Published in Macalester Today
Jesse Dubois ’07, who studied English and Japanese at Macalester, barely thought about agriculture until a few years ago. But he did love to cook, his “passion for a long time,” and that enthusiasm for fresh and great-tasting ingredients ultimately led him to start a Los Angeles landscaping business called Farmscape that designs, installs, and maintains raised-bed vegetable gardens. Farmscape works in Pasadena, Hollywood, Claremont, and other parts of the greater L.A. area. Its motto? “Farming the Sprawl.” Dubois answered a few questions for us about his new business.
How did Farmscape get started?
During college my roommate, Dan Allen ’07, introduced me to his hometown friends from Iowa City. A year after graduating, these guys wanted to start a environmentally responsible business to improve the food system—and this was before the food movement had really taken off. They asked me to do research for the business plan, and the more I learned about food and farming, the more excited I got. Before long I was hooked. We started research in 2008 and planted our first garden for a paying client in February 2009. We had a handful of incredibly forgiving and excited clients that first season in Claremont. Now we have 12 employees and more than 200 urban farms across the Los Angeles metro area.
Where do you install Farmscapes?
Our service area stretches about 70 miles at its widest, east to Claremont and west to Malibu. We install gardens—from 48 square feet to an acre in size—at residences, schools, restaurants, and institutions. We’ve even started to install urban farms on some downtown rooftops. Right now we’re talking to several big corporations interested in using their corporate campuses to produce something more useful than lawn clippings.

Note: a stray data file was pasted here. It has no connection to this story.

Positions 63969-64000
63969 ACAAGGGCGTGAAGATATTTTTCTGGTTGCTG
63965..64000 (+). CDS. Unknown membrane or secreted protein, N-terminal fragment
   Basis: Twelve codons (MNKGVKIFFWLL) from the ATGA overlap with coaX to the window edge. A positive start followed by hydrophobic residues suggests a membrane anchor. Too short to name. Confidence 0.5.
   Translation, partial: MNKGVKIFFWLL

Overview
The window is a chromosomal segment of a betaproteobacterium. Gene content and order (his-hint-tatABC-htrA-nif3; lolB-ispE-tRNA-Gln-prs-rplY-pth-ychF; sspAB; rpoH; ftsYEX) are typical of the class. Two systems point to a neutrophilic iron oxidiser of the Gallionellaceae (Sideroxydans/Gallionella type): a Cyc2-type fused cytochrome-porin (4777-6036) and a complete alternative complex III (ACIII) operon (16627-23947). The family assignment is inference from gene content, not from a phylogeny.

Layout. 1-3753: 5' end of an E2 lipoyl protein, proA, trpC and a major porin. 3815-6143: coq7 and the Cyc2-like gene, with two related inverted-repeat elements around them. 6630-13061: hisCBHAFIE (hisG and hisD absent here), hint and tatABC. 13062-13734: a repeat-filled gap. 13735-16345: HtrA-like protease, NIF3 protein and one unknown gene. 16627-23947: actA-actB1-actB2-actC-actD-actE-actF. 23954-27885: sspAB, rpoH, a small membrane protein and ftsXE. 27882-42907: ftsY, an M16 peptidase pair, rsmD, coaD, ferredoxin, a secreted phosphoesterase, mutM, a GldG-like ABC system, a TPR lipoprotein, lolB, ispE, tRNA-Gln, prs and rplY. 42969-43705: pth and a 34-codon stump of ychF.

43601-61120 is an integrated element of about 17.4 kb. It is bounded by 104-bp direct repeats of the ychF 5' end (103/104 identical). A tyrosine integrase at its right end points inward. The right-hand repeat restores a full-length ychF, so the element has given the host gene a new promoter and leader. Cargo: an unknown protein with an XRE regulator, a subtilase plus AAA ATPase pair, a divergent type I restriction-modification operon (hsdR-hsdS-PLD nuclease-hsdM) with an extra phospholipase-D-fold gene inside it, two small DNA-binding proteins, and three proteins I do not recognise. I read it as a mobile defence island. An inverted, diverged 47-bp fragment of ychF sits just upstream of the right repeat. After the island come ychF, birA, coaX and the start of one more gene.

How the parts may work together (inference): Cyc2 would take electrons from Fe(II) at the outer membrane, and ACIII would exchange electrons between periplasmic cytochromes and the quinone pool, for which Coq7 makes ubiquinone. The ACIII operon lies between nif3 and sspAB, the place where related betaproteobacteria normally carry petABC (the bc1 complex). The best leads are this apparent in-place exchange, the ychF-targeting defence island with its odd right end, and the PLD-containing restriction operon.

What are the benefits of a Farmscape over a traditional yard?
A Farmscape offers homeowners fresh, high-quality produce and a wider spectrum of unique heirloom varietals. Fresh-picked food tastes better. We’ve witnessed repeatedly with our members that better taste and a more personal connection to the growing process makes families more enthusiastic about their meals in general and vegetables in particular. That’s a great habit for long-term health. We’re also really excited about the environmental angle: Farmscape uses sustainable and organic methods to tend each plot, which means a Farmscape is a more sustainable landscaping decision than grass. It also means Farmscape produce is a better choice than the remote farmed options, because each bite of squash does not imply the same energy footprint for packing, shipping, cooling, and storing. Meanwhile, Farmscape makes more responsible use of water than the average farm, using highly efficient drip irrigation.